Brad Colerick

Lines in the Dirt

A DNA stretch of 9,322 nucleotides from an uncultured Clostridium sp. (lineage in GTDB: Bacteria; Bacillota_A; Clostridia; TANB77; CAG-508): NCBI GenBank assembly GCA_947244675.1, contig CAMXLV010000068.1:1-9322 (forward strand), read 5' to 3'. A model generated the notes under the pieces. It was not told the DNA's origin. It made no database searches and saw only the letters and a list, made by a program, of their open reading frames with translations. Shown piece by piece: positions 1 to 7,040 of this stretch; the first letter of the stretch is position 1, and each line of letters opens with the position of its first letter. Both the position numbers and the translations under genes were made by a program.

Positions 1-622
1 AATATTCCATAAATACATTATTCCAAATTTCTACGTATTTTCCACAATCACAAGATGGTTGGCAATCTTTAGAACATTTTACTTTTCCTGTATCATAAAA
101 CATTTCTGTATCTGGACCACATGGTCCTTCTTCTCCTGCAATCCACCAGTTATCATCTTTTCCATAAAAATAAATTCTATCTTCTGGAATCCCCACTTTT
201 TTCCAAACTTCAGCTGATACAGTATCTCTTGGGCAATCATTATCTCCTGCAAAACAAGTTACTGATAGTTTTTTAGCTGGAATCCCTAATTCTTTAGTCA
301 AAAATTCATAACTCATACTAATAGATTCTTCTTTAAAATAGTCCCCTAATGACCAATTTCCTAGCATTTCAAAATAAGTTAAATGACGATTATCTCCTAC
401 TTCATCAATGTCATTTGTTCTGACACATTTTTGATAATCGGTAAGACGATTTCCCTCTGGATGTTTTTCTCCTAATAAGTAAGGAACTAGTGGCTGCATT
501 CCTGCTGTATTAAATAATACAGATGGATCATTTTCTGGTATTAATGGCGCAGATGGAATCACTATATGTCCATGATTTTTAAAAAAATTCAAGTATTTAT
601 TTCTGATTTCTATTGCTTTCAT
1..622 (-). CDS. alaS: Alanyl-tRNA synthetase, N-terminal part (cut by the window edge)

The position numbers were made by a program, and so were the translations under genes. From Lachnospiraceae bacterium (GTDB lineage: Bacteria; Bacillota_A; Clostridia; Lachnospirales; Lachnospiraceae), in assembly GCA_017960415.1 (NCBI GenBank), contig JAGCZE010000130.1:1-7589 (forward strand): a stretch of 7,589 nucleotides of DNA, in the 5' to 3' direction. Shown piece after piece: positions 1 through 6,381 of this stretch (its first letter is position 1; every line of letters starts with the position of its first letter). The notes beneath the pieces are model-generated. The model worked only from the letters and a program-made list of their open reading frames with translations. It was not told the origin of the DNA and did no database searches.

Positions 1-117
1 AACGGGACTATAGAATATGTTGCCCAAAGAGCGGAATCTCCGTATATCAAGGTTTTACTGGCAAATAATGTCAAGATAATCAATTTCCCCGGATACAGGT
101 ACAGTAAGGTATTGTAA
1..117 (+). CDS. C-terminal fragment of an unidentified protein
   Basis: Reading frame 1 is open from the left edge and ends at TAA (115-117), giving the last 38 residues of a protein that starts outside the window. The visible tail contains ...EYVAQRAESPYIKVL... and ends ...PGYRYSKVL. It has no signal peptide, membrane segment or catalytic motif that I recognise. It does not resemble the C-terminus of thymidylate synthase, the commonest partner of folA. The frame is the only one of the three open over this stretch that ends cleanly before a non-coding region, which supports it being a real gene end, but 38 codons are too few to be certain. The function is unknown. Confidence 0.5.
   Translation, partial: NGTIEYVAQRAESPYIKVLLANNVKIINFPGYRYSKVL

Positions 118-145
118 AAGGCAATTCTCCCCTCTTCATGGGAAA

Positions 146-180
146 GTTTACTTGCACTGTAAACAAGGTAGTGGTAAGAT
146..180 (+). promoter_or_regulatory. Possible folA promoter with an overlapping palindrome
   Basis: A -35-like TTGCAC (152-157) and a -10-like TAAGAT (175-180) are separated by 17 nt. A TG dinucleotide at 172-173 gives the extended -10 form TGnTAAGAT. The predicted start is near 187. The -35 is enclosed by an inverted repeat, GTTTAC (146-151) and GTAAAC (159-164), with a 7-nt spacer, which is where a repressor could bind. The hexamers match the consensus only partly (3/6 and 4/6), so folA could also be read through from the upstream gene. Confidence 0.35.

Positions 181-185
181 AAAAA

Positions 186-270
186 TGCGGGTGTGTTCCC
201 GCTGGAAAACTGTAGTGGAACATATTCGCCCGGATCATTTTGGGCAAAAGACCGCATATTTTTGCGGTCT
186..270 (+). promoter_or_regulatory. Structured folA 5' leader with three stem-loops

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After performing and recording locally as a singer/songwriter, Brad Colerick left his home state of Nebraska in 1986 to move to California, where he found success creating music for advertising. But the bug to be a recording artist in his own right never left him, and in 2006 he returned to his first love with Cottonwood, released on his own Back 9 Records label. A year later, he's back with Lines in the Dirt, which is an extension of its predecessor. Colerick manages an engaging country-pop style, with the fiddles and steel guitars topped by his pleasant melodies and easy tenor. Also pleasant are his songs, which tend to deal with romantic contentment ("We're Gonna Laugh"), the joys of children (despite its title, "Dismal River Rain"), and other enjoyments of life ("Sweet Corn"). When trouble rears its ugly head, it usually comes at an odd remove. "Paperboy" is a sentimental story-song about a boy who grows up to be a newspaper editor, but Colerick throws in an odd twist when the protagonist unexpectedly finds himself covering the assassination of President Kennedy. (The downside of becoming a journalist is that one must occasionally report very bad news. But what of it?) And then there's the self-confessedly weird story of "My Ex-Wife." It's not clear that Colerick -- or the first-person narrator of the song, anyway -- actually has an ex-wife; it sounds more like he's imagining one, as he sings in the chorus, "In a past life, I think my ex-wife was a little deranged." As he did on Cottonwood with the track "There's a Light (Ode to June & John)," Colerick again pays tribute to the marriage of June Carter Cash and Johnny Cash with a cover of "Ring of Fire" done as a duet with Suzy Bogguss. It's a nice treatment of a song that had some real force in its original recording and thus typical of an artist who seems to have spent so much time making inoffensive commercial music that he hasn't yet figured out how to make compelling personal music, despite his evident desire to leave his day job behind.

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